- The Washington Times - Thursday, December 21, 2017

Brushing aside threats from President Trump and America’s U.N. envoy Nikki Haley, the United Nations General Assembly on Thursday overwhelmingly approved a resolution effectively condemning Mr. Trump’s decision to recognize Jerusalem as Israel’s capital and calling on Washington to rescind plans to move the U.S. Embassy there.

The resolution, sponsored by Egypt and Yemen, is nonbinding and joins a long roster of U.N. resolutions hostile to the Jewish state, but the White House and Mrs. Haley raised the stakes and the profile of the clash by warning there would be consequences for the world body and for countries that supported the measure.

In the end, however, the vote was 128-9 against the U.S., with 35 countries abstaining and another 21 countries skipping the vote altogether.

Trump administration officials noted that, in all, some 65 countries either opposed or took a pass on the anti-Israel resolution, a sign that American pressure had an impact. After the vote, Mrs. Haley tweeted a photo naming the 65 nations with a remark: “We appreciate these countries for not falling to the irresponsible ways of the U.N.

But the far more numerous states opposing the U.S. on the vote ranged from traditional allies such as Britain, France, Germany and Japan to rival powers such as Russia and China and a host of Middle Eastern and Asian countries including Jordan, Afghanistan, Pakistan and Iraq that are the recipients of major U.S. aid, security and investment programs.

By contrast, the countries joining the U.S. and Israel in outright opposition included just two small Central American countries — Honduras and Guatemala — and a group of five tiny Pacific island nations including Palau, Micronesia and the Marshall Islands.

Several U.S. allies, including Mexico, Canada, Colombia and Poland were among those that abstained.

The vote was held just days after Mrs. Haley used the U.S. veto to block a version of the resolution in the Security Council. But the veto does not apply to nonbinding General Assembly action.

Mrs. Haley bluntly warned that the U.S. would be “taking names” of countries that accept American aid and support but would not back Washington in the vote.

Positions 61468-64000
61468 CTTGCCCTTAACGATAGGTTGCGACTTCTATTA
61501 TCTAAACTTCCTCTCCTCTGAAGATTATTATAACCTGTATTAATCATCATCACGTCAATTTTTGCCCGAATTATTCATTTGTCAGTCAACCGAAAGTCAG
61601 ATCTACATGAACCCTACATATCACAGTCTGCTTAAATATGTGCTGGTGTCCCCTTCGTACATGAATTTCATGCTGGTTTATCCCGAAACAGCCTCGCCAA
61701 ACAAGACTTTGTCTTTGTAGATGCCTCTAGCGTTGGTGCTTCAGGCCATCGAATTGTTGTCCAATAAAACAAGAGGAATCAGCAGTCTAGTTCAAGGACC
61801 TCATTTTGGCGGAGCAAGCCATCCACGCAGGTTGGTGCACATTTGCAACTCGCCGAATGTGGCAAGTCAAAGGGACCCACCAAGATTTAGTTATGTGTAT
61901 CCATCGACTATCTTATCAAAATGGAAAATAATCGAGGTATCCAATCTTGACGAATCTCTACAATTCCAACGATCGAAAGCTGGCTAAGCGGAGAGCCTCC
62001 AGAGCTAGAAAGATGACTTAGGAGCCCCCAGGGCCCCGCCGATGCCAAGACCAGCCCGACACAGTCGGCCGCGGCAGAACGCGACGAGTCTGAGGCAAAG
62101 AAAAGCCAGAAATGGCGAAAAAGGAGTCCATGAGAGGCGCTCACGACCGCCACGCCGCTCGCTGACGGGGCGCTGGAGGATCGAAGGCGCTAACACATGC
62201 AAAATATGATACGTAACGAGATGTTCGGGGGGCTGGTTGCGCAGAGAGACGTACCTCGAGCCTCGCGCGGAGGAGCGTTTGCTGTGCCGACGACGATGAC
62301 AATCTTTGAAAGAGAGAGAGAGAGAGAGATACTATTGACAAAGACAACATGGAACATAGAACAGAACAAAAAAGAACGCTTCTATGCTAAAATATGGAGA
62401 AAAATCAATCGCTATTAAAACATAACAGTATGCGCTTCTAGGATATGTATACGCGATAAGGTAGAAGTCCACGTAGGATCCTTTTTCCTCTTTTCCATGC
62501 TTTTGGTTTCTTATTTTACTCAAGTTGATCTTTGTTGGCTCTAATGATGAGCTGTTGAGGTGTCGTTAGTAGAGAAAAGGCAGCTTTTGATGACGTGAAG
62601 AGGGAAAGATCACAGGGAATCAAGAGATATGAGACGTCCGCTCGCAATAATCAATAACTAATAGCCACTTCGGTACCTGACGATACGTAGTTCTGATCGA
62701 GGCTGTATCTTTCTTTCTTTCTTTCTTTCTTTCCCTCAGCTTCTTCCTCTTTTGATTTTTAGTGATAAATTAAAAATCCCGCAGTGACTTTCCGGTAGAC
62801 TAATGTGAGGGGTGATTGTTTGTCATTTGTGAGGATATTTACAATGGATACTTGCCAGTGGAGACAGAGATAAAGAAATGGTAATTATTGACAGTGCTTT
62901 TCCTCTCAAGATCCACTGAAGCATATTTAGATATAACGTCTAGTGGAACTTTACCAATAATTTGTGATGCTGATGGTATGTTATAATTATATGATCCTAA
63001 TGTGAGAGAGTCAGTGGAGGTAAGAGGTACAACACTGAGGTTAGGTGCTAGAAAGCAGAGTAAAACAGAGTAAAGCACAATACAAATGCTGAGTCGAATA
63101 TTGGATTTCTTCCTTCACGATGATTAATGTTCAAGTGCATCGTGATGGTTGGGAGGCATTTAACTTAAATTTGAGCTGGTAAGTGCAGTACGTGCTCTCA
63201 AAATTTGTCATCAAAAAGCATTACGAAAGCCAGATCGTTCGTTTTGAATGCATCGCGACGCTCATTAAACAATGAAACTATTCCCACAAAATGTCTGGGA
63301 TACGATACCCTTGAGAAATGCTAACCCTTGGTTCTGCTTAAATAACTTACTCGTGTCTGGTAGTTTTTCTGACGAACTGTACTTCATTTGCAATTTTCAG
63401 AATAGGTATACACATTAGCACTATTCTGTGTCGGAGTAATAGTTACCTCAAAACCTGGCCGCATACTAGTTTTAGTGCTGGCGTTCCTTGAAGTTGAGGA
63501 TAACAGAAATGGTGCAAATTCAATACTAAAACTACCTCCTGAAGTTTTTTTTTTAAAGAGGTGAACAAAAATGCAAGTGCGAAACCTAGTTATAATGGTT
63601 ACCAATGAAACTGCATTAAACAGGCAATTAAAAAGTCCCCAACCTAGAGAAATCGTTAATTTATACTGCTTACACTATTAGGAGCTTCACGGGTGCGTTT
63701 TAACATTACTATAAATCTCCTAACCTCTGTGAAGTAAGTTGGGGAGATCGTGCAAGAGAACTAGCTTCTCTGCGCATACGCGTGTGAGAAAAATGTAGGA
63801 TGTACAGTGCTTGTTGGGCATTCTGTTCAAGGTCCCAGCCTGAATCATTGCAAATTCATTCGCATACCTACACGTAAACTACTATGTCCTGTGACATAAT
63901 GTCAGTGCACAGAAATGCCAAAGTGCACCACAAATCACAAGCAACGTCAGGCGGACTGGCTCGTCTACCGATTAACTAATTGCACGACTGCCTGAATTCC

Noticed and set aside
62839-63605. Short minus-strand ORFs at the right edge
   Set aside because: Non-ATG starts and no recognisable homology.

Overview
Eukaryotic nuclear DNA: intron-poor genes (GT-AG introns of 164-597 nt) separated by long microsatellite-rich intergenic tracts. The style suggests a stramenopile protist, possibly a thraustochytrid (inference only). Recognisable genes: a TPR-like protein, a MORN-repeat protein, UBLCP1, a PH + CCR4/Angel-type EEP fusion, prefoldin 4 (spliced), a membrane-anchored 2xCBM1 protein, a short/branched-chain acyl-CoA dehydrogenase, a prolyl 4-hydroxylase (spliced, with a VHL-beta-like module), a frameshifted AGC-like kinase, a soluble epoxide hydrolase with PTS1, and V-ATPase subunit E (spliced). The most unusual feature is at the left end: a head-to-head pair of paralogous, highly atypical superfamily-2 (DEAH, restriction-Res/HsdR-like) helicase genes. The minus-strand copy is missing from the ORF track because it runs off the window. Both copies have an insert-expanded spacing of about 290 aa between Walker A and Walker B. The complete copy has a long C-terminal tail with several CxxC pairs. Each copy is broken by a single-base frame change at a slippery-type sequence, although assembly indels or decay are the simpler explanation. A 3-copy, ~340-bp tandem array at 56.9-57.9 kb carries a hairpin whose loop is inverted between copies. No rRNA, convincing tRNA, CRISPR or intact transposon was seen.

Palestinians, who said Mr. Trump’s Jerusalem move undercut their rights in any final negotiation for a two-state solution, hailed the vote as a victory for their cause and for international law.

The fact that Mrs. Haley’s pressure campaign “failed miserably” made the final tally even more satisfying, said Riyad Mansour, Palestinian permanent observer at the United Nations.

The Trump administration “used unprecedented tactics, unheard of in the diplomatic work at the U.N., including blackmail and extortion,” he said.

Mr. Trump escalated the clash Wednesday, effusively praising Mrs. Haley’s tough rhetoric at a Cabinet meeting and saying the U.S. would happily save money by cutting payments to the United Nations and aid to countries that failed to support his policy.

“We’re watching those votes,” Mr. Trump said at one point. “Let them vote against us. We’ll save a lot. We don’t care.”

In a pre-vote speech to the General Assembly, Mrs. Haley emphasized that Washington contributes far more than any other nation to U.N. operations and that the resolution was a sign of disrespect for the U.S. and Israel.

The U.S., she said, “will remember this day in which it was singled out for attack in the General Assembly for the very right of exercising our right as a sovereign nation.”

“We will remember it when we are called upon once again to make the world’s largest contribution to the United Nations,” she said. “And we will remember when so many countries come calling on us, as they so often do, to pay even more and to use our influence for their benefit.”

But within hours, The Associated Press was reporting that the Trump administration appeared to be backing away from immediately carrying out its threats. State Department spokeswoman Heather Nauert told reporters that cuts to countries that opposed the U.S. are not a foregone conclusion.

“The president’s foreign policy team has been empowered to explore various options going forward with other nations,” Ms. Nauert said. “However, no decisions have been made.”

U.S. adversaries hailed what they saw as a clear rebuke to Mr. Trump’s tough line.

Iranian Foreign Minister Mohammad Javad Zarif said on Twitter that the vote amounted to a “global no” to U.S. intimidation.

The resolution, he said, soundly criticizes “Trump’s regime’s thuggish intimidation at [the] UN.”

The Islamist terrorist group Hamas also welcomed the U.N. vote, AP reported. In a statement, spokesman Fawzi Barhoum called the resolution “a step in the right direction” and “a blow to [President Trump].”

But Israeli Prime Minister Benjamin Netanyahu praised Mr. Trump’s stand against what he called a preposterous resolution.

In a video posted on Facebook, the conservative Israeli leader said Jerusalem “always was [and] always will be” Israel’s capital, and thanked what he called the “growing number of countries [that] refuse to participate in this theater of the absurd.”

Mrs. Haley said the vote could affect attitudes among ordinary Americans over the usefulness of the United Nations.

Thursday’s vote “will make a difference on how Americans look at the U.N. and on how we look at countries who disrespect us in the U.N.,” she said.

Guy Taylor contributed to this article, which is based in part on wire service reports.

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